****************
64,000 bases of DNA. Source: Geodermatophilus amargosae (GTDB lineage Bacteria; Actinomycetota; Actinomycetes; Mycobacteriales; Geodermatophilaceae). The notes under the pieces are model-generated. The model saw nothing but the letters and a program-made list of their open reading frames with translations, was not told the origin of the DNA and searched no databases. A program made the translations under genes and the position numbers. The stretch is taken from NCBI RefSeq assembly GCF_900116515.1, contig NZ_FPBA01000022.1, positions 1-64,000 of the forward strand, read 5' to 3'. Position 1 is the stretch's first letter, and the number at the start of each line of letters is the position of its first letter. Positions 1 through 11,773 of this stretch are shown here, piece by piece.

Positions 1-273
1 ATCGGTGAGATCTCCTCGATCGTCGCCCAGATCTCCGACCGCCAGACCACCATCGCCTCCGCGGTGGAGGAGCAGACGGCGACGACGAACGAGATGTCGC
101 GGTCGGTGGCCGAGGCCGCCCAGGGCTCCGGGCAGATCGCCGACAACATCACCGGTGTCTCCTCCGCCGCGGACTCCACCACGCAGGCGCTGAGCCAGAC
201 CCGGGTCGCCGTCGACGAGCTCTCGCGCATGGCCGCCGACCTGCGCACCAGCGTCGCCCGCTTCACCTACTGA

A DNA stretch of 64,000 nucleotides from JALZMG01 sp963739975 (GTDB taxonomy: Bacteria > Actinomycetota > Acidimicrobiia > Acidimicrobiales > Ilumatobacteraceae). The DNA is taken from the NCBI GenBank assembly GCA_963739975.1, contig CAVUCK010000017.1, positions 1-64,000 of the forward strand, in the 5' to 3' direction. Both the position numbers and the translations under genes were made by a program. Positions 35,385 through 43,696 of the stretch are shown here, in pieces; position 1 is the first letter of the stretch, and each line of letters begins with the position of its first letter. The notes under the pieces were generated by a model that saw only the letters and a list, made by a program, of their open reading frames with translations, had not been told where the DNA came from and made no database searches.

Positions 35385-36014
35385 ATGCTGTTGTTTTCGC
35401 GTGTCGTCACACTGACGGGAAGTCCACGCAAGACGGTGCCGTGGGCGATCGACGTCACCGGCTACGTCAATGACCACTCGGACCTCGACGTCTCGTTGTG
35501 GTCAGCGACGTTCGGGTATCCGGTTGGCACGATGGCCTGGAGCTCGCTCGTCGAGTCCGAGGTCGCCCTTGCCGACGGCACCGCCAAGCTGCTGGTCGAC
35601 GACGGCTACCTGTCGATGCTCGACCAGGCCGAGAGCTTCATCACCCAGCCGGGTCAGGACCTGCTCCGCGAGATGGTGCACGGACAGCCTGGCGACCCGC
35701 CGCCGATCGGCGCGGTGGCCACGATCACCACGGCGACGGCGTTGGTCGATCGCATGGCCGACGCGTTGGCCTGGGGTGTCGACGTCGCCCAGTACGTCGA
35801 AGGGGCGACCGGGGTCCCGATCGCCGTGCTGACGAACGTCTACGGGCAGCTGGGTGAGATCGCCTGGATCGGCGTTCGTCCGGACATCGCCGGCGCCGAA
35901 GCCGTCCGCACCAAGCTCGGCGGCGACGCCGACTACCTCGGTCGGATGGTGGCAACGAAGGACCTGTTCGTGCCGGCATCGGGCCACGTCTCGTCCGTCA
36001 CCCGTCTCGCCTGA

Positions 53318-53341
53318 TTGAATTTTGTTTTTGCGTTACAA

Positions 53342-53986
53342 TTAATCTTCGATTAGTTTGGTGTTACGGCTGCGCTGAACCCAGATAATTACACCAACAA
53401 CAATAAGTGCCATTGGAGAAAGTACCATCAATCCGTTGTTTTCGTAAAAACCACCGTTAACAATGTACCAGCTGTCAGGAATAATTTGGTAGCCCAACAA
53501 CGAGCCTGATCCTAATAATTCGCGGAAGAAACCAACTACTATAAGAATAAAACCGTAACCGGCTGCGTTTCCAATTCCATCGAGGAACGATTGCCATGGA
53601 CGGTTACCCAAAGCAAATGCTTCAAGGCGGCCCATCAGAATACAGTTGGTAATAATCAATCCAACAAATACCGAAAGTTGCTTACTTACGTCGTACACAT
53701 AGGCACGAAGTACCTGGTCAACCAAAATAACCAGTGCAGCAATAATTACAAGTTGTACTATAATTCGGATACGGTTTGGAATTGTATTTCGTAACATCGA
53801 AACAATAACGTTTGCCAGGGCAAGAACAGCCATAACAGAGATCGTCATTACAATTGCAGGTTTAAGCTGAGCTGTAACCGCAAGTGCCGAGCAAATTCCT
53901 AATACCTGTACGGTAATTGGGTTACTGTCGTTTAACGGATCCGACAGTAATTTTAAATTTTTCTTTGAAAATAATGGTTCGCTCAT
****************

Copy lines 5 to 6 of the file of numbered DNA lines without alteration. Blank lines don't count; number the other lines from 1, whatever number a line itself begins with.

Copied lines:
201 CCGGGTCGCCGTCGACGAGCTCTCGCGCATGGCCGCCGACCTGCGCACCAGCGTCGCCCGCTTCACCTACTGA

A DNA stretch of 64,000 nucleotides from JALZMG01 sp963739975 (GTDB taxonomy: Bacteria > Actinomycetota > Acidimicrobiia > Acidimicrobiales > Ilumatobacteraceae). The DNA is taken from the NCBI GenBank assembly GCA_963739975.1, contig CAVUCK010000017.1, positions 1-64,000 of the forward strand, in the 5' to 3' direction. Both the position numbers and the translations under genes were made by a program. Positions 35,385 through 43,696 of the stretch are shown here, in pieces; position 1 is the first letter of the stretch, and each line of letters begins with the position of its first letter. The notes under the pieces were generated by a model that saw only the letters and a list, made by a program, of their open reading frames with translations, had not been told where the DNA came from and made no database searches.